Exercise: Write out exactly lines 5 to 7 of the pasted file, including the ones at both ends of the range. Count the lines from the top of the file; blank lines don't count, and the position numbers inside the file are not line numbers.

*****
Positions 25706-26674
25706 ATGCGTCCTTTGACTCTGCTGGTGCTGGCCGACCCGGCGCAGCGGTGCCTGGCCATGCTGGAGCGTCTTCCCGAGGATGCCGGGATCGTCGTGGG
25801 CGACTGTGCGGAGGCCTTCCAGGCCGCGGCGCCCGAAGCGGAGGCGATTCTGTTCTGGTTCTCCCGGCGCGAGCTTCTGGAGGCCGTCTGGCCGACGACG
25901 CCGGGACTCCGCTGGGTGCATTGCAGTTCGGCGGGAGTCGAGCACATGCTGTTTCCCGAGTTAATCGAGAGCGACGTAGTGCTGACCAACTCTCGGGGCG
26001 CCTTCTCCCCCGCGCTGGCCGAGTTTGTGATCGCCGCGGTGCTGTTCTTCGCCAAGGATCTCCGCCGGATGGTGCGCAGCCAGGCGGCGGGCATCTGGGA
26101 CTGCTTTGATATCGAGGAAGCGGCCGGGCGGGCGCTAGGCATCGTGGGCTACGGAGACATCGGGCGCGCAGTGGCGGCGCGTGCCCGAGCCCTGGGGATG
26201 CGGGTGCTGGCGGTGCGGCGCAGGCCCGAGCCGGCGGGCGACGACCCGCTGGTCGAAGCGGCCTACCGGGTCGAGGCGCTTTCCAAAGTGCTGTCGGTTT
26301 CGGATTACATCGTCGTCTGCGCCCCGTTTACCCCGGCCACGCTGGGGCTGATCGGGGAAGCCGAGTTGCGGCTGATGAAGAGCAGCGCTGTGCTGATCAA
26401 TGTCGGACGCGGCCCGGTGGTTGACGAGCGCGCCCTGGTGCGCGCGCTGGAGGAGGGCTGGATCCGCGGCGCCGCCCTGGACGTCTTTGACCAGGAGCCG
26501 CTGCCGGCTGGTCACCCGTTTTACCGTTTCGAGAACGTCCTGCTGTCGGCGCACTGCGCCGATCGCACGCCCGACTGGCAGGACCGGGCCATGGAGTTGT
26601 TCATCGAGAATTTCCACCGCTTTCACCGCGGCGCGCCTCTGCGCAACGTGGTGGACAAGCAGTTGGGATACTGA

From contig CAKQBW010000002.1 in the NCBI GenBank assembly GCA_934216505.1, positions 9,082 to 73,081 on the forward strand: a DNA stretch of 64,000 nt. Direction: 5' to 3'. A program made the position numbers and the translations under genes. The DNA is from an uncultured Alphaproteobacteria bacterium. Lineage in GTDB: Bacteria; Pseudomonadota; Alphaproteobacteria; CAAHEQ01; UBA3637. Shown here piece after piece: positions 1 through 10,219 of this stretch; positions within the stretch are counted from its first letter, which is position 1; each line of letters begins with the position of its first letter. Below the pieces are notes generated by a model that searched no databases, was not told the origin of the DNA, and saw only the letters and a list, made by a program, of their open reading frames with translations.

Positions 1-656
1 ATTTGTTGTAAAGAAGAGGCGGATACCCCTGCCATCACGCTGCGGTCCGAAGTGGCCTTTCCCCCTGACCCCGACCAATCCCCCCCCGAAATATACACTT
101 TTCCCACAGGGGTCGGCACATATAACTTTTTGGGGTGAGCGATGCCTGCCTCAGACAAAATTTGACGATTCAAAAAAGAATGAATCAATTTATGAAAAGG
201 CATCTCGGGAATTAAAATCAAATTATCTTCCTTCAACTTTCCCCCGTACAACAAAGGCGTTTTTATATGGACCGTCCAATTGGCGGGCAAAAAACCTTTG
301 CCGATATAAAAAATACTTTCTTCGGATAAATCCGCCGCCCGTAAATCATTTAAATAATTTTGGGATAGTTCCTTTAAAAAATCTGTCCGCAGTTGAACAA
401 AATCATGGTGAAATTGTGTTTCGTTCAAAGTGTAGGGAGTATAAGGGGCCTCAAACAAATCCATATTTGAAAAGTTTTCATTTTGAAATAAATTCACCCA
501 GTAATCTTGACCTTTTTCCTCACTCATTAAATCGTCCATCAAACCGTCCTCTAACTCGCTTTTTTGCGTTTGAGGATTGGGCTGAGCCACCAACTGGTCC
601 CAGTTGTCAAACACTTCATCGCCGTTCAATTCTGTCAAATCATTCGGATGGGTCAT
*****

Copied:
26001 CCTTCTCCCCCGCGCTGGCCGAGTTTGTGATCGCCGCGGTGCTGTTCTTCGCCAAGGATCTCCGCCGGATGGTGCGCAGCCAGGCGGCGGGCATCTGGGA
26101 CTGCTTTGATATCGAGGAAGCGGCCGGGCGGGCGCTAGGCATCGTGGGCTACGGAGACATCGGGCGCGCAGTGGCGGCGCGTGCCCGAGCCCTGGGGATG
26201 CGGGTGCTGGCGGTGCGGCGCAGGCCCGAGCCGGCGGGCGACGACCCGCTGGTCGAAGCGGCCTACCGGGTCGAGGCGCTTTCCAAAGTGCTGTCGGTTT